Through the Eyes of a 7-Year-Old Guatemalan

It was just like any other normal day, I guess. I woke up to the sound of my mother getting ready to take me to school. But this time, she was moving so fast, I was getting dizzy spinning around the room watching her.  She kept talking to herself about “special people” that were coming to visit the school. In the midst of the madness, I had noticed, whether it was last night or some time ago, she had lost the last tooth in her mouth.

My name is Manuela, and I am 7-years-old.  I live in a house made of cement bricks with my mother and brother, Chepe, down the road from Chichicastenango, a small town in the mountains of Guatemala where I walk every day to school with my mom. But it’s not too bad; I know of people who must walk hours for their water supply and live in houses made of mud and sticks. I hear people in town say we live only four hours from Guatemala City, but I have never been there. It’s like a mystical legend. I like to smile a lot.  I don’t like to talk much, I get very shy, and smiling is a way to make people happy without so many confusing words. I like making people happy.

We had gotten to school when a strange bus pulled up carrying a crowd of people in it. They were odd; stepping off the bus I was scared by their white skin, but almost thrilled to see them.  Some of them had shirts that said “MONMOUTH” on them, which I later was told is the school they went to, but was in the United States.  

My brother saw my fear and came over to calm me down. He told me that these were good people coming to fix the schoolhouse. They had sent a different group of people the year before to work and everybody in town was pleased with what they had done. All my friends seemed to be so happy to see them; I was too.

Then, she stepped off the bus.  She was tall and thin, with long blonde hair and bright blue eyes; like a princess.  Her name was Amy Maginnis; MAH-GIN-NUS.  Right when I saw her I knew I wanted to be just like that. My friends noticed her and ran to the bus, trying to sell her things and get some of the bracelets she had on her arms.  Those bracelets were so nice, but I was too shy to walk over, so I stood behind.  After all the other children dispersed, she came up to me and gave me one.  I still have it.

The other Americans were nice, too.  They were all really tall, at least, compared to me.  They walked around our city just looking at everything.  I heard they had to get shots before they came, to stay healthy, and drink water out of their own plastic jugs.  I couldn’t tell whether they thought it was great or horrible and I soon became embarrassed.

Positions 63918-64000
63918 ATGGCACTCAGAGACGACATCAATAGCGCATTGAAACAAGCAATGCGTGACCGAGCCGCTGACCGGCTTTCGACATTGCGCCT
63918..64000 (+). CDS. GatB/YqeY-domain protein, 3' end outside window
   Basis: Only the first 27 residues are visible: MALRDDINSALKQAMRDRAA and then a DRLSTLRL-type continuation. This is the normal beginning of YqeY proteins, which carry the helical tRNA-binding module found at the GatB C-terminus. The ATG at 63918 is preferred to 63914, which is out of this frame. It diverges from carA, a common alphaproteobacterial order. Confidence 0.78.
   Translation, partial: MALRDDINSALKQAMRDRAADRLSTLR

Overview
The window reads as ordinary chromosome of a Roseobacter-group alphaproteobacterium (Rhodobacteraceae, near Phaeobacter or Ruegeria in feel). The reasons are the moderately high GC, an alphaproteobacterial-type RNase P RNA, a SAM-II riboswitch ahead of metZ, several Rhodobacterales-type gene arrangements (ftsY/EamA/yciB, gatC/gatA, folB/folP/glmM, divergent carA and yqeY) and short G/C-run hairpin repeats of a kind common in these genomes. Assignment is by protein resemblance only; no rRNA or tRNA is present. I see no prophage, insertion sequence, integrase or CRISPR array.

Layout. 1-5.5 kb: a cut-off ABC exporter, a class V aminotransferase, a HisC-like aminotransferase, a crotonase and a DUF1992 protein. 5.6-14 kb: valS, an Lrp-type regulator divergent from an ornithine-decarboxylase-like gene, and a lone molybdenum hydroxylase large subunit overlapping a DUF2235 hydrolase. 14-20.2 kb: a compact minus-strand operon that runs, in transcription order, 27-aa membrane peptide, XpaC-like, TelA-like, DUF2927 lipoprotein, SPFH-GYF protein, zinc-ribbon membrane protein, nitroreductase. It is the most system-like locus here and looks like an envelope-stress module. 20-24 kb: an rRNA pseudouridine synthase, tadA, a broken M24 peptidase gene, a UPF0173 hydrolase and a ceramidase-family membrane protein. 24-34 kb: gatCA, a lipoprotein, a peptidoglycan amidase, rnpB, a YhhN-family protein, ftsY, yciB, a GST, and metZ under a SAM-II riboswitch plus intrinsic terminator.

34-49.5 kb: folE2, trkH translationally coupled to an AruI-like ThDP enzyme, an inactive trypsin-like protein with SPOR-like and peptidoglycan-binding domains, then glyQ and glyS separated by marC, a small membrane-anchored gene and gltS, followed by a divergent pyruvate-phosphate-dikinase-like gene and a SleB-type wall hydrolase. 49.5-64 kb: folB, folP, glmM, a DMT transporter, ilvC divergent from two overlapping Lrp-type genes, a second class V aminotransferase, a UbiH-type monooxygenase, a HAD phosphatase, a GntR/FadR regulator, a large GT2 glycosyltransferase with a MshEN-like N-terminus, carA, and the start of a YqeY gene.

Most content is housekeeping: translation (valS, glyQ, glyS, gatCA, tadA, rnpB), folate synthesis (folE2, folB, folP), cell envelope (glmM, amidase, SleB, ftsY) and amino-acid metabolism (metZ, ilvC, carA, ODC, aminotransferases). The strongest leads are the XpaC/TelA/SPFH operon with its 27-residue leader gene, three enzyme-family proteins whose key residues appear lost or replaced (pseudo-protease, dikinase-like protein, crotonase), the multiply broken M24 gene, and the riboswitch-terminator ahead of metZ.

amyandgirl3The big group of them worked on our school for a long time, they were putting in a new floor and cementing the walls.  The group last year finished the roof that is there right now covering the new addition onto the classroom.  It protects us from the hot sun and the wet rain.  I like it.

The group would take breaks to eat lunch with us every day on top of the schoolhouse.  Mom says it’s not dangerous to be up there as long as you’re careful.  Amy and I would eat there, me sitting on her lap.  One day, while I ate my can of beans and an egg given to us every day, she ripped off a small part of her sandwich; and gave me the BIGGER half.  It tasted so sweet, and then she filled my cup up with the water the American group had, and it tasted pure.  Agua pura.  

After the long day the Americans would leave on their bus and go back to a hotel they stayed at a few minutes away.  I have seen it before, it is large and has big gates around it, maybe to keep out burglars or wild animals.  I would get sad when Amy left, but Mom told me she would be back the next day.  I liked that, too.

Being with Amy gave me hope; it made me feel like everything was eventually going to be okay for me and my town.  She was my “amiga,” my friend.  We used to stick our tongues out at each other while she was working on the school and laugh together.  And we would play this game where we ran towards one another from opposite directions and she would pick me up and spin me around.  This would make me dizzy too, but a different dizzy, a happy dizzy.  

The funny thing about my amiga and I is that we never got to talk much.  She spoke some bits of Spanish like the rest of the Americans, but that combined with my shyness stopped us from speaking as much as I would have liked.  However, even without words there was a connection; which was peculiar since we live two completely different lives.  I heard her say she loved me, it made my head and my skin warm, but not like the sun does.  It was tingly and felt like I had little pins in my hands and feet.  It was amazing.

All of my family and friends and strangers of the town were so happy with the help and care the Americans provided.  We don’t get many outside visitors, sometimes I feel like people forget about us, like we’re in a corner of the world all on our own.  But Amy and her people made us feel like the ones who were special, not them like Mom had said.

One day came when the Americans’ bus had driven to school to pick them up and everyone looked really sad.  They were all hugging and I even heard a few people say goodbye.  This is when I knew that bus would not come back the next day.

I was always following and looking around for Amy, so I found her right away even with all the people gathering around.  She smiled at me and we said goodbye.  After our embrace, I saw her turn and begin to cry.  I knew Amy didn’t want me to see, but I did.  Mom says it’s okay for big girls to cry, too.

As the bus pulled away I saw Amy through the windows with tears on her cheeks, looking out in my direction and waving.  I ran after the big machine, stopping at the schoolhouse and grabbing its side.  It was my true connection with Amy. It felt like I was holding onto her hand one last time when I touched the school.  I hope she comes back.